# 3. What are the Warning Signs of Identity Theft?
The warning signs of identity theft are any suspicious or unusual activity on your credit report, unexplained charges or missing funds from your banking account. Anything out of the ordinary calls for an investigation on your part. It never hurts to be proactive… even if you are wrong… no foul or harm.
# 4. How to Protect Yourself Against Identity Theft?
There are a few ways to protect yourself. You can place a freeze on your credit report eliminating anyone from opening an account in your name, Use a password manager to generate long, harder to guess logins and go the extra mile to protect your financial and personal logins by incorporating two-step authentication on your financial and personal accounts.
Moreover, you may want to consider a credit monitoring service. There are also free services available. You can check the ITRC, a non-profit organization established to support victims of identity theft in resolving their cases and to broaden public education and awareness.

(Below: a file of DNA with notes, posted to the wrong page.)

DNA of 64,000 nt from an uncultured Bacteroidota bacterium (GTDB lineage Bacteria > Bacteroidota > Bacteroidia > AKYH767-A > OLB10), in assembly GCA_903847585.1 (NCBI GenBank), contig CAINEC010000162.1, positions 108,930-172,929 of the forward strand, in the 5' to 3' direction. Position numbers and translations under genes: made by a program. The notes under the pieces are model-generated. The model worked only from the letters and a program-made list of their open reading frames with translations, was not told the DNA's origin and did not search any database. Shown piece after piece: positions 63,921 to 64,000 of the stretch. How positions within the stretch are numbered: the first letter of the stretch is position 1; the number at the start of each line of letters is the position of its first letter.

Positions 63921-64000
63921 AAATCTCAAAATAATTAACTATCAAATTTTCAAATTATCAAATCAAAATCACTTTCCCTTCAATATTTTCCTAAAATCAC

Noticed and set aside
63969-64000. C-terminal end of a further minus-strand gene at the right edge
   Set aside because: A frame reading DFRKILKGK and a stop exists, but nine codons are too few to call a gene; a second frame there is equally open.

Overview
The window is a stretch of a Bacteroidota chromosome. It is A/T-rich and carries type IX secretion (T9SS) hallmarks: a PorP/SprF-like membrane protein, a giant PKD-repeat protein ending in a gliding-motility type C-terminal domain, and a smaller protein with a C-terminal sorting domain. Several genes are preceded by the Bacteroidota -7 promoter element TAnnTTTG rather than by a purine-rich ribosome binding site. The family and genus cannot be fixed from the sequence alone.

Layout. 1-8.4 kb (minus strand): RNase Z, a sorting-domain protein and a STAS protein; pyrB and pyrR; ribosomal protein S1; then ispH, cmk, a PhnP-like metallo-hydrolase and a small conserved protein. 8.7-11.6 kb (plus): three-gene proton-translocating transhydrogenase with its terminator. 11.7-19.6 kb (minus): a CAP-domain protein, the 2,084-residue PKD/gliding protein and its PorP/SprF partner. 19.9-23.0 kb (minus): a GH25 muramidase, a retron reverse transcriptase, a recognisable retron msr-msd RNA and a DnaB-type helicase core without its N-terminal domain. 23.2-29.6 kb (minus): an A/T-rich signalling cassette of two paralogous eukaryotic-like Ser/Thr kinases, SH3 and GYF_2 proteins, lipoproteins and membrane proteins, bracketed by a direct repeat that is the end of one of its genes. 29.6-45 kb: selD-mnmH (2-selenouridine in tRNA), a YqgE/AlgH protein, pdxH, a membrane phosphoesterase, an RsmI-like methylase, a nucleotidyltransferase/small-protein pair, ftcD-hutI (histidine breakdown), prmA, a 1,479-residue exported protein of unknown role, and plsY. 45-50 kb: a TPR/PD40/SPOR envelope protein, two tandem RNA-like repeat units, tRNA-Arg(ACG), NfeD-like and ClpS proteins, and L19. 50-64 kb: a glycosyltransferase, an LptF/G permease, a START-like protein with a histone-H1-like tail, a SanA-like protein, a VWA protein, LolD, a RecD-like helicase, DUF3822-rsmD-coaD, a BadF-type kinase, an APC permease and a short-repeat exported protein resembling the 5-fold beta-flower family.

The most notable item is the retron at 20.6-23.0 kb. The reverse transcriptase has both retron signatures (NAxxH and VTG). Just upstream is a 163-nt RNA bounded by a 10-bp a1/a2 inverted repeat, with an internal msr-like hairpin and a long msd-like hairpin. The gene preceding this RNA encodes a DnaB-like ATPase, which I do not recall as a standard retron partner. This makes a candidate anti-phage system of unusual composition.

# 5. What Should You Do if Your Identity is Stolen?
If your identity is stolen the first order of business should be to place an alert on your credit report. This prevents identity thieves from opening accounts in your name. Contact one or all the credit reporting agencies to freeze your account. Notify your financial institutions to request a fraud alert to your account.
It wouldn’t hurt also to notify your local police department just in case any illegal activities have been committed with the use of your ID. Ultimately, the key is to take immediate action.
# 6. What are Clues That Someone Has Stolen Your Information
The first signs are often overlooked because it sometimes takes a while before pieces of evidence come forth. For financial identify theft, bank overdrafts statements and letters from your bank can be expected. Monthly withdrawals aren’t being paid. Sudden suspicious withdrawals from your accounts that you can’t explain. Unfamiliar accounts or charges on your credit cards that aren’t yours. Debt collectors calling regarding debts that you don’t have knowledge of. Keep an eye for any out of the ordinary activities.
# 7. Can I Press Charges for Identity Theft?
Identity theft is a crime, and you can file a police report. Filing a report is helpful. This alert local law enforcement of malicious activities. But unfortunately, the chances of an arrest or restitution from the perpetrators are highly unlikely. Many of these cybercrimes are committed on the black market or dark websites… or spoofed. The perpetrators are often from other countries. It’s hard to find cyber-criminals; even harder to prosecute them. But a police report may be required for restitution.